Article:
KTM motorsport boss Pit Beirer says the Austrian MotoGP squad’s aerodynamic development tie-up with the Red Bull Formula 1 team has been “refreshing”.
As reported by Motorsport.com earlier this year, KTM – which shares a title sponsor in energy drinks giant Red Bull with the reigning F1 champions – has been working closely with the team to develop its aerodynamics packages for 2023.
KTM managed two victories in 2022 courtesy of the now RNF Aprilia-married Miguel Oliveira and scored its highest points tally in the constructors’ standings to finish fourth overall.
But it failed to make the same step forward with its bike as its fellow European brands in Ducati and Aprilia, with Beirer admitting “we didn’t do enough on aerodynamics” as being one of the reasons why it wasn’t as competitive.
To allay this, KTM has been working with the Red Bull F1 team at its Milton Keynes base in the UK to develop the RC16’s aero package for 2023.
Explaining to Autosport how this link up has worked, Beirer said: “How to integrate is quite simple: they develop an aerodynamic package and we put it on the bike.
“I will not tell you any details about how we work, but I can tell you it’s been an amazing experience for us.
“We’ve found some great people on their side, and since the time we worked with them, it’s been so refreshing and the ideas they have, the professional working style and the pure knowledge is incredible.
“So, we enjoy that relationship a lot. That’s not to fix one quick thing, it’s definitely a long-term programme where they are going to help us develop the aero of the bike.
“So, I’m very happy and I feel this is an important part of our future puzzle to have them on our side.
“If you look to the name of the project, it says Red Bull.
In recent years, F1 influence has crept its way into MotoGP, with Aprilia’s CEO Massimo Rivola formerly a sporting director at Ferrari. Under his leadership, he has brought engineers from the F1 paddock to the Aprilia project.
And at Yamaha, it has instructed former F1 engine chief Luca Marmorini to help with its own motor for 2023.
But this bucks a trend where it has long been seen that the F1 world and the bike world struggle to mesh, as the approach needed to develop an F1 car and a MotoGP machine is wildly different.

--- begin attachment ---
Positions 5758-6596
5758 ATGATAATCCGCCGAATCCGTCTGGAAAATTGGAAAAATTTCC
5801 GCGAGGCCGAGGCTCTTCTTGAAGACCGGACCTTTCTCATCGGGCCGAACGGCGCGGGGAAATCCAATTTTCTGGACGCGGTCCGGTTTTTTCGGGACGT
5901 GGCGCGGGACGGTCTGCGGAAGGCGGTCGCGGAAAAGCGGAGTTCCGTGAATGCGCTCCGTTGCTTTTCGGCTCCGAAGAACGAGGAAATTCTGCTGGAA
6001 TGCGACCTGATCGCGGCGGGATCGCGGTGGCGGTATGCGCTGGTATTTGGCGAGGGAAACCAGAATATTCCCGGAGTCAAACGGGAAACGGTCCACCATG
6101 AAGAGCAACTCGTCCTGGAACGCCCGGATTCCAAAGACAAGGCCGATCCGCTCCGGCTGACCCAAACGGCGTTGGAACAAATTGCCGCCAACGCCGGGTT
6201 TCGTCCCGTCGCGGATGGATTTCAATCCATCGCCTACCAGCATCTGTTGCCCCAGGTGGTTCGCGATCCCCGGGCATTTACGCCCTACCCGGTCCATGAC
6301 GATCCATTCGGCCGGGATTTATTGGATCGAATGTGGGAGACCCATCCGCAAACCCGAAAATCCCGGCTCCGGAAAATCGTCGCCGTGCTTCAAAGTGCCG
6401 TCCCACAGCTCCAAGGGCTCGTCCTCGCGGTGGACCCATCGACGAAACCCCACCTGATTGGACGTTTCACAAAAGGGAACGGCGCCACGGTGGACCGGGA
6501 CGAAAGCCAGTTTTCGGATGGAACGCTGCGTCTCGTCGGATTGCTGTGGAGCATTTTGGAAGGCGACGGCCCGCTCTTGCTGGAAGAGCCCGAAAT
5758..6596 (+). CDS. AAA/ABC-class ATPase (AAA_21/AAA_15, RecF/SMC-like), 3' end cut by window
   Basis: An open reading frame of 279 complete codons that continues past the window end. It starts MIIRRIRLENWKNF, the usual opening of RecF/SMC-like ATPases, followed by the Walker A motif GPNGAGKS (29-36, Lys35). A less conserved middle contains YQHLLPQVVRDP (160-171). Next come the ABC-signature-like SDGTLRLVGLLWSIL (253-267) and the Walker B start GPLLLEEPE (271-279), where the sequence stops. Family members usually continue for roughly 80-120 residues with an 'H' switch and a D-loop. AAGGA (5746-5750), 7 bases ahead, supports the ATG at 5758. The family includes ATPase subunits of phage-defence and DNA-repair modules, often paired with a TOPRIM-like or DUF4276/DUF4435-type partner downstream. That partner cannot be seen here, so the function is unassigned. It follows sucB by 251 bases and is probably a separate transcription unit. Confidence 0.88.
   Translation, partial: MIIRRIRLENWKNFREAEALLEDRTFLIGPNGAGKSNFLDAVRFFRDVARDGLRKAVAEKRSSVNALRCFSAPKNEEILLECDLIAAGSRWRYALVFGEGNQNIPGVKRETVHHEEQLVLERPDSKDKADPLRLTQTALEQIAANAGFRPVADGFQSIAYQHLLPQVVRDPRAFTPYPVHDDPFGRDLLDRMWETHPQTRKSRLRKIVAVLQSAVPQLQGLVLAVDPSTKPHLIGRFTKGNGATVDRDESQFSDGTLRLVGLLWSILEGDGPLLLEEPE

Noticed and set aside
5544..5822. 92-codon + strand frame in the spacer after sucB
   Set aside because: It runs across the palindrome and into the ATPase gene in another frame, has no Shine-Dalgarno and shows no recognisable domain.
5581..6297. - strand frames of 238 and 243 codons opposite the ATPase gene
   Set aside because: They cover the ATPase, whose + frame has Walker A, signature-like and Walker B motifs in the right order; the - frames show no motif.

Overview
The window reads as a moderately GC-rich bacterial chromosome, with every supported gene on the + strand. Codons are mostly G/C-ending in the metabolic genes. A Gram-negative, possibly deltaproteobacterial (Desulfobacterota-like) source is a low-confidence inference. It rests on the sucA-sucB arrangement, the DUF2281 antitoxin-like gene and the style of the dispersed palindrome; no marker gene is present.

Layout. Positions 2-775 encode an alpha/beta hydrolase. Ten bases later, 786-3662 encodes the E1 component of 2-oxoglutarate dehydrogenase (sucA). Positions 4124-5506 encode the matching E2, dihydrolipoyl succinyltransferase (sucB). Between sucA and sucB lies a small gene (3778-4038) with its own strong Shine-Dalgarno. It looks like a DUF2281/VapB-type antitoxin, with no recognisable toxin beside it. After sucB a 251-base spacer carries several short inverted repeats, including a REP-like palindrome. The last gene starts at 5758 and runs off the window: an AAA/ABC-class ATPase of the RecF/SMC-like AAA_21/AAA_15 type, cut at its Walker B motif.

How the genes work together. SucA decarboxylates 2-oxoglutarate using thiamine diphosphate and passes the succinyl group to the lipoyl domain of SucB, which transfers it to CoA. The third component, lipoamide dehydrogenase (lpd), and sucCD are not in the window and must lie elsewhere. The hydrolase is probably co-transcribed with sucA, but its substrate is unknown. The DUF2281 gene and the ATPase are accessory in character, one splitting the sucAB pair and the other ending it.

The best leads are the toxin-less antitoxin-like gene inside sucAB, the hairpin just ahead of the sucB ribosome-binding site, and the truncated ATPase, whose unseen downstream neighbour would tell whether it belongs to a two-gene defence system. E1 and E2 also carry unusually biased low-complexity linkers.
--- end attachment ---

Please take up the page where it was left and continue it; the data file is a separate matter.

Beirer warns that MotoGP teams can’t simply open their arms to assistance from F1 in bike development due to the costs involved, while also noting that MotoGP has to keep its identity.
“We must be careful because in Formula 1 you can put one extra zero to any project at least,” he added.
“So, they work with completely different budget situation and power. So, where we have 10 people, they have more than 100. So, the outcome is very different.
“We must be very careful because looking over to an F1 project as a MotoGP manager is like a kid in a candy store.
“Everything you see is so cool and so professional and you want to bring it in. But if you bring it in, to bring in every detail, you need 10 times the budget.
“So, that’s not realistic. So, that’s why we must be very careful to try to not copy Formula 1 in what we do in MotoGP.
“It’s a different world. Formula 1 is Formula 1, and I think MotoGP should not go in competition with Formula 1.
“We should enjoy being the number one sport on two wheels. So, that’s why we are on one side fighting the regulations so that we cannot go too deep.
“But the regulations are what they are, so we have to use what we can.
“I think it’s refreshing to have some F1 people in the paddock, but a bike is not a car so you need to think different.
“So, you need people with a really open mind to adapt to the bike world, but also that’s interesting.
“We are all racing maniacs, they love motorcycle racing, we love Formula 1. Yes, it’s nice to have these F1 people in the paddock but we must be careful about the money we use.”